In a new book, Washington Post economics writer Neil Irwin looks at an elite group of policymakers from around the word who manage the money supply, and explains how money can come from -- and disappear into -- thin air based on the decisions of these influential men and women.
In his first novel, J.R. Moehringer writes from the point of view of Willie Sutton, whom he calls the "greatest American robber." Moehringer says writing historical fiction helped him deal with the anger he felt toward banks after the global financial crisis in 2008.
The Federal Reserve shrugged off warnings and let banks pay shareholders billions of dollars in dividends last years, despite warnings from the Federal Deposit Insurance Corp. ProPublica investigative reporter Jesse Eisinger says banks should have been forced to set aside the money as a rainy-day cushion.
In Boomerang, writer Michael Lewis tells the stories of the countries hit hardest by the 2008 financial crisis. He also profiles some people who bet against European governments and are likely to make millions if and when they default.
When Standard & Poor's recently lowered the U.S. government debt rating for the first time in history, it set off a firestorm of criticism, from the Obama administration to Wall Street. The downgrade raised questions about the influence of S&P and other agencies, which also faced blame in the financial crisis of 2007-'08.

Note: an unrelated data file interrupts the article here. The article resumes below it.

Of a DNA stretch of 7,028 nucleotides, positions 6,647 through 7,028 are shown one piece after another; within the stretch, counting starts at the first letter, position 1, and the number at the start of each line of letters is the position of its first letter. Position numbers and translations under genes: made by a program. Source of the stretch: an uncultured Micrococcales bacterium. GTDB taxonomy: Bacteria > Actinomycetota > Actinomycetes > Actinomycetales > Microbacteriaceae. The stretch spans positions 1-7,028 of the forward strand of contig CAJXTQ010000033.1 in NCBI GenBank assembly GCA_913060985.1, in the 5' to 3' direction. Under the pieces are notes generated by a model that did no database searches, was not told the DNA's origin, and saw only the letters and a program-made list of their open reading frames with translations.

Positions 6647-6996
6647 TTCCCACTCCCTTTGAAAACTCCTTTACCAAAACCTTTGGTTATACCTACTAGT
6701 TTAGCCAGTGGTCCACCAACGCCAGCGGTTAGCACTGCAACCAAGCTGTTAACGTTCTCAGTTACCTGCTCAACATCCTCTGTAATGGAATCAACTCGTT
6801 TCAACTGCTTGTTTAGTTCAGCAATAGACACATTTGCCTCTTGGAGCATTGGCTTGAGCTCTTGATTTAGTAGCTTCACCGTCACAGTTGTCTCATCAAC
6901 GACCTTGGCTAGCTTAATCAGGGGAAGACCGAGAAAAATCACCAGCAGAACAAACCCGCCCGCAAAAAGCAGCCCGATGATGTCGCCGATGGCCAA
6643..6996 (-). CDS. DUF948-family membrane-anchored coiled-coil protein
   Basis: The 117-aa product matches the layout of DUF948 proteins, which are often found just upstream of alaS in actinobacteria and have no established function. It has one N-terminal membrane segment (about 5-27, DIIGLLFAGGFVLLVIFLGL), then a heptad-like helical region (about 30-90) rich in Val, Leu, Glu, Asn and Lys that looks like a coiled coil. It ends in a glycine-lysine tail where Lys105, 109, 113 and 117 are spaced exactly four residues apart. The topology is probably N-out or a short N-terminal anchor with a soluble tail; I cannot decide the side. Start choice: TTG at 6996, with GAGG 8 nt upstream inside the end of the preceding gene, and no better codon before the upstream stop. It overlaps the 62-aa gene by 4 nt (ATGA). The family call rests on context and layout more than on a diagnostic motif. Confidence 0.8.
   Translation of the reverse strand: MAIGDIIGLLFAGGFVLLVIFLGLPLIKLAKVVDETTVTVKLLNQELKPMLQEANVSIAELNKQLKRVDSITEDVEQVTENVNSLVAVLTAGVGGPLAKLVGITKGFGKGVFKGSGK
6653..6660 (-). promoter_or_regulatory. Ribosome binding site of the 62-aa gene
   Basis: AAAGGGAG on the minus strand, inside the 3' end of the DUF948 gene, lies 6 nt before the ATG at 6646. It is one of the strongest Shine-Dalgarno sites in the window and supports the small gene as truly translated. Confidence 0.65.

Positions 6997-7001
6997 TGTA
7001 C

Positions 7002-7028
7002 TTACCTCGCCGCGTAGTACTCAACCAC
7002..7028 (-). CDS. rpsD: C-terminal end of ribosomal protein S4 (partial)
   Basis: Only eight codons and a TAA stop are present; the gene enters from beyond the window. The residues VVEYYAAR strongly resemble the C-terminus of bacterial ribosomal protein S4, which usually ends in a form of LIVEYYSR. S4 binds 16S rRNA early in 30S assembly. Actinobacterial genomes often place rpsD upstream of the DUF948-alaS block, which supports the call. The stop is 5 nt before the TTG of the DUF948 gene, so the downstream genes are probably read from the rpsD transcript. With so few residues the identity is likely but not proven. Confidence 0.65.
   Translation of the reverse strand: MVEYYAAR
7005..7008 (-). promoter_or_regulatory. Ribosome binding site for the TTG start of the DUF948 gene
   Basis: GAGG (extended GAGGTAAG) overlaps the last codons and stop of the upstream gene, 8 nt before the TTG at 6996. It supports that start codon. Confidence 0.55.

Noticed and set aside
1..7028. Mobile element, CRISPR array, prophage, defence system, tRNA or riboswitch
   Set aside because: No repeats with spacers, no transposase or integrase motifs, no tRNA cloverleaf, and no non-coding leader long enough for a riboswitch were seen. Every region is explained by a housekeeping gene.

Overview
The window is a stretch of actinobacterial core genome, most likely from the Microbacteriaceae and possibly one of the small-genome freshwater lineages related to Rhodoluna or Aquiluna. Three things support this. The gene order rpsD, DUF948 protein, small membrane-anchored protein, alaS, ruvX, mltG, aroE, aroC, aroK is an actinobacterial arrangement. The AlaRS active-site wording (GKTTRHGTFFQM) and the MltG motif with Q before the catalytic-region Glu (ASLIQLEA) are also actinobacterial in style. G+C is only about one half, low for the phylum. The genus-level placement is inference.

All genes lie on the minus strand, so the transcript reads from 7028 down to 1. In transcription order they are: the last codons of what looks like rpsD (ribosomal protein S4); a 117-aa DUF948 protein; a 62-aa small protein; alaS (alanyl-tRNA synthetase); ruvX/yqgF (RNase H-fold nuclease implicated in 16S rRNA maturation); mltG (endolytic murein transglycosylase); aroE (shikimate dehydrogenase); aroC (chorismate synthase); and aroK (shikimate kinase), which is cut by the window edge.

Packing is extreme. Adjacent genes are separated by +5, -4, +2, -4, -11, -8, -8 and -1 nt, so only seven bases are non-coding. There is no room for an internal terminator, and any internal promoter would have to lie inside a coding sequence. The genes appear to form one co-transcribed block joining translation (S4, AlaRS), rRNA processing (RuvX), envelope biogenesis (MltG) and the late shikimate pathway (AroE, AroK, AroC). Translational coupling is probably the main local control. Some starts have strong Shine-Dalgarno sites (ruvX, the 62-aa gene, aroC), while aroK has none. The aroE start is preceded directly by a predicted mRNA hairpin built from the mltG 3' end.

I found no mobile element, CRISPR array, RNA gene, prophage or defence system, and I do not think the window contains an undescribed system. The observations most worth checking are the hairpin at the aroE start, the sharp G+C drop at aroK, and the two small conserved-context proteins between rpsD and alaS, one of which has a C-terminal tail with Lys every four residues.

New York Times financial reporter Louise Story explains how guidelines issued by the Justice Department in 2008 have allowed prosecutors to take a softer approach to corporate crimes. To this day, no high-level executive has been charged in a case related to the 2008 financial crisis.
Pulitzer Prize-winning financial reporter Gretchen Morgenson chronicles the failings of Wall Street regulators in Reckless Endangerment: How Outsized Ambition, Greed and Corruption led to Economic Armageddon.
ProPublica reporters Jake Bernstein and Jesse Eisinger recently won the Pulitzer Prize for their stories about the banks and hedge funds that realized what was happening to the U.S. economy while it was happening -- and then made vast fortunes by betting against the markets and creating fake demand.
After the housing bust, banks hired many people to handle foreclosure paperwork -- and many mistakes were made. New York Times columnist Gretchen Morgenson explains what the paperwork mess means for the banking industry and the economy.
Economist Robert Reich argues that the economy isn't going to get moving again until we address a fundamental problem: the growing concentration of wealth and income among the richest Americans. He explains his fears for America's economic recovery in Aftershock: The Next Economy and America's Future.